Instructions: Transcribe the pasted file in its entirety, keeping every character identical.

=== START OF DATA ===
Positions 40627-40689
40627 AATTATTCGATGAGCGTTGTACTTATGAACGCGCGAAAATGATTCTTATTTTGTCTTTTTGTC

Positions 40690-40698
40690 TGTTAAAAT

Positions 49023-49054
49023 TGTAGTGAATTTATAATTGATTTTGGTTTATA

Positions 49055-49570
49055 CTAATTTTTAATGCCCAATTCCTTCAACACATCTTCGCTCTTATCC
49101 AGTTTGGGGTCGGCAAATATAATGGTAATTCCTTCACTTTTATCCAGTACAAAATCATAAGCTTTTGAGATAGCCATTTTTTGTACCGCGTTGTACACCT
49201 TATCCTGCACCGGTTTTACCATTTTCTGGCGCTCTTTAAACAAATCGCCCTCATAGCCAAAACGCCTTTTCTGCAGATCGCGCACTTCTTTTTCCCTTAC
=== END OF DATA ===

Positions 40627-40689
40627 AATTATTCGATGAGCGTTGTACTTATGAACGCGCGAAAATGATTCTTATTTTGTCTTTTTGTC

Positions 40690-40698
40690 TGTTAAAAT

Positions 49023-49054
49023 TGTAGTGAATTTATAATTGATTTTGGTTTATA

Positions 49055-49570
49055 CTAATTTTTAATGCCCAATTCCTTCAACACATCTTCGCTCTTATCC
49101 AGTTTGGGGTCGGCAAATATAATGGTAATTCCTTCACTTTTATCCAGTACAAAATCATAAGCTTTTGAGATAGCCATTTTTTGTACCGCGTTGTACACCT
49201 TATCCTGCACCGGTTTTACCATTTTCTGGCGCTCTTTAAACAAATCGCCCTCATAGCCAAAACGCCTTTTCTGCAGATCGCGCACTTCTTTTTCCCTTAC